This funding will expand and enhance access to immediate medical consultations. The funding will help Inland Northwest Health Services install TeleER-Consult equipment in 13 small rural hospitals to allow live interaction with specialists at a larger hospital containing a state of the art Level II Trauma Care Unit. TeleER-Consult provides real time consultation with trauma care specialists for patients at smaller rural hospitals. This new technology will improve patient care in rural settings. In an emergency, timely access to trauma care is a critical in savings lives, but many smaller rural hospitals simply do not have trauma specialists on staff. TeleER Consult brings this specialty care to these small rural hospitals.

Odessa Memorial Healthcare Center -- $ 1.05 million

For renovation of emergency department, nurse call system, and Nutrition Services Department. Specifically, the funding will modernize the Emergency Department to provide security to the unit and add hazardous waste wash down capability to meet emergency services bioterrorism requirements. This $1 million investment will coupled with the $2.25 million bond approved by the community allow Odessa Memorial Hospital to modernize their facilities to respond to new bioterrorism threats; keeping the community safe and maintaining a quality health care provider.

Gonzaga University - $750,000

This funding will help Gonzaga create an engineering program for students studying electricity transmission and distribution. This cross-discipline engineering program will educate students in an expanding technical field.

Northwest Washington

Snohomish County, Sheriff Palm AFIS System -- $850,000

Twenty-six years ago law enforcement began to implement finger-imaging technology to create an electronic database of fingerprints. This technology, known as AFIS, has allowed law enforcement to solve numerous crimes. Recently, AFIS has been expanded to include palm prints. This funding will enable the Snohomish County Sheriff’s Office to create its own Palm AFIS System. This project received $750,000 in FY 2004.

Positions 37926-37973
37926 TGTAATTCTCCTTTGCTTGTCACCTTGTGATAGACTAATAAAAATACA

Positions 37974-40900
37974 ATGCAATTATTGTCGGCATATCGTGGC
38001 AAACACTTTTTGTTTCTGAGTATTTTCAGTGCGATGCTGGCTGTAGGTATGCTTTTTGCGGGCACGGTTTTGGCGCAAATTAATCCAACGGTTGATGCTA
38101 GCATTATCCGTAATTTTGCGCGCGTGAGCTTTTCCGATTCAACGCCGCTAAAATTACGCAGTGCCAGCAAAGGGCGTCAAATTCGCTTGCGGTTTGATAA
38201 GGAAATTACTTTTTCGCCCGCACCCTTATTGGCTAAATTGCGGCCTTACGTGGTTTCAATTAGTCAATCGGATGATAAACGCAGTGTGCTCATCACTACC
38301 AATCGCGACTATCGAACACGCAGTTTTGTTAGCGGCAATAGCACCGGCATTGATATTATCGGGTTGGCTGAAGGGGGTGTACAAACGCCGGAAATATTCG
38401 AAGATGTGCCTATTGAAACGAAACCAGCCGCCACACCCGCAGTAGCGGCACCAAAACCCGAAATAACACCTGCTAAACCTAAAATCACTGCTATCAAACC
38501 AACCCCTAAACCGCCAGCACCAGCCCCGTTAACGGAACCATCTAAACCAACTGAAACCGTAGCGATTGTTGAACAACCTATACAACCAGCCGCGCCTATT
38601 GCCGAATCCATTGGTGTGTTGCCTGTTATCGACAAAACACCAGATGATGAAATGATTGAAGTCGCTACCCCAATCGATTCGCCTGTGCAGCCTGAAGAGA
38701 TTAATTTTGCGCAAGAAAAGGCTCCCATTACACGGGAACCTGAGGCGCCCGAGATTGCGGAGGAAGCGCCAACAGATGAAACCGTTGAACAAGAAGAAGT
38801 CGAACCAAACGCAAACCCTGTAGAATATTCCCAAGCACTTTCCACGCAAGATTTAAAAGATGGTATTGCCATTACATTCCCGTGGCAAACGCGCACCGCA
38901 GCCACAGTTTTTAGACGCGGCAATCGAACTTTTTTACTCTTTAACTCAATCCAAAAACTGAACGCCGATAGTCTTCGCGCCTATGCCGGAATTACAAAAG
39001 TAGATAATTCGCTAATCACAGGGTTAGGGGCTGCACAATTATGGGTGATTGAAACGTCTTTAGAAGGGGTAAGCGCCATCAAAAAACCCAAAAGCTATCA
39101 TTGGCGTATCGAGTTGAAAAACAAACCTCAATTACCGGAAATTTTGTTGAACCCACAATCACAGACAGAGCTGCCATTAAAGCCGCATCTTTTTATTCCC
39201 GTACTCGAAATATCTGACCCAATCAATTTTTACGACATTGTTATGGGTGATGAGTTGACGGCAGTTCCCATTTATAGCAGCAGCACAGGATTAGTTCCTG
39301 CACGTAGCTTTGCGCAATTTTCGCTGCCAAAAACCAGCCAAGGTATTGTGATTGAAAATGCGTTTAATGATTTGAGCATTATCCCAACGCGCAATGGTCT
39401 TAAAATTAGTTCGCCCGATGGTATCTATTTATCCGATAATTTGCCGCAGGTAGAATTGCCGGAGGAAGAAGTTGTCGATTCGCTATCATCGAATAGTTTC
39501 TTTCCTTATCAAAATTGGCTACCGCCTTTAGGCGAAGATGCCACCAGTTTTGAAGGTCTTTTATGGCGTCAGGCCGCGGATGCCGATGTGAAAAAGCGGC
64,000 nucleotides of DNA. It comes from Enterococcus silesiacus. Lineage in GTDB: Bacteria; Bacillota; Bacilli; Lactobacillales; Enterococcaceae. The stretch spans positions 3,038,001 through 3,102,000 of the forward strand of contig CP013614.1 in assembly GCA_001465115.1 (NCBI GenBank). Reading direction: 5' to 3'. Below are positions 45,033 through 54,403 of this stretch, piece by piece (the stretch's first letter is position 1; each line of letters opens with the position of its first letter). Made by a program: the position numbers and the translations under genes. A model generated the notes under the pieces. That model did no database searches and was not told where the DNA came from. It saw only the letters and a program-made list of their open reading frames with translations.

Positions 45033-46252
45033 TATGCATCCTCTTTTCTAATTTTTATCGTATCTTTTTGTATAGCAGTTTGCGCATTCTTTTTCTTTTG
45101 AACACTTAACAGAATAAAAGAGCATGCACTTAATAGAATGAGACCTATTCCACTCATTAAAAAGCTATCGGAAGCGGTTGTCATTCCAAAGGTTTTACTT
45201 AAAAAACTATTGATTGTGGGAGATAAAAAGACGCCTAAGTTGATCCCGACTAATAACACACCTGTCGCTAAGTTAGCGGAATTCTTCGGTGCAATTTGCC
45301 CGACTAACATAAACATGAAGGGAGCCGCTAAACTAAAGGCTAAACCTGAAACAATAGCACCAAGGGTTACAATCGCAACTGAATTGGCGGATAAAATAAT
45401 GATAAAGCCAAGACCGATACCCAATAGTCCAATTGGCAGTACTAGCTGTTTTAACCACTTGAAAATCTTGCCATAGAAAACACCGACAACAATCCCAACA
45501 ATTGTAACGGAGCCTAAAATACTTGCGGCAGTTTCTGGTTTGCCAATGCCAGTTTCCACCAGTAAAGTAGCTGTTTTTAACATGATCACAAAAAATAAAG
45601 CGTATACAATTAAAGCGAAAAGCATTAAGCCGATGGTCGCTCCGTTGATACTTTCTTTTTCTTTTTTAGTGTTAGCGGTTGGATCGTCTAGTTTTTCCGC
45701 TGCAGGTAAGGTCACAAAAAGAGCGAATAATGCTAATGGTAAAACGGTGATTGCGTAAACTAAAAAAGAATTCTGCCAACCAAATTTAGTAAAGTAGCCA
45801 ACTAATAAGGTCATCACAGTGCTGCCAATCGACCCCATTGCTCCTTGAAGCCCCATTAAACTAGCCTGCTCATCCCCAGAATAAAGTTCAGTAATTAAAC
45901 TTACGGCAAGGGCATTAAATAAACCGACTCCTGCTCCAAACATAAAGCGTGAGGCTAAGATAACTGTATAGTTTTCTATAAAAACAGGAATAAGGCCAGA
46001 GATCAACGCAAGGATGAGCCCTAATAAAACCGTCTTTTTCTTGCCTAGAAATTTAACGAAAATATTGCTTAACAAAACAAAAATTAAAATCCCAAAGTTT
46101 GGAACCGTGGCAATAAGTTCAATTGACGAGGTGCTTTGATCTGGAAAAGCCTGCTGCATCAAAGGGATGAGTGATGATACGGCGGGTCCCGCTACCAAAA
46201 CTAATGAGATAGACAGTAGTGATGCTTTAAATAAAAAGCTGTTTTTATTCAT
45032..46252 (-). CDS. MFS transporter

Edmonds Center for the Arts, Edmonds, Snohomish County -- $300,000

The funding for this regional facility will enhance the cultural life of the greater region by providing a performing arts and multipurpose center for meetings, conferences, community and sporting events, musical theater and other educational exhibitions. In the broadest sense, the facility will enhance the cultural life of the greater region which includes an educational component benefiting all communities in the greater South Snohomish and North King County areas.

Northwest Straits Commission -- $1.25 million

Senator Murray created the Northwest Straits Commission with legislation in 1998 in response to growing concerns about the declining health of marine ecosystems in the Northwest region of the state. This grassroots effort involves representatives from county, tribal, state and federal governments, non-profit organizations and volunteers who are working together to protect and restore marine resources in northern Puget Sound. These funds will enable the Northwest Straits Commission to continue its cooperative work throughout the Puget Sound area.

Cedar Green Forest Legacy and Carbon River Forest Legacy -- $2.9 Million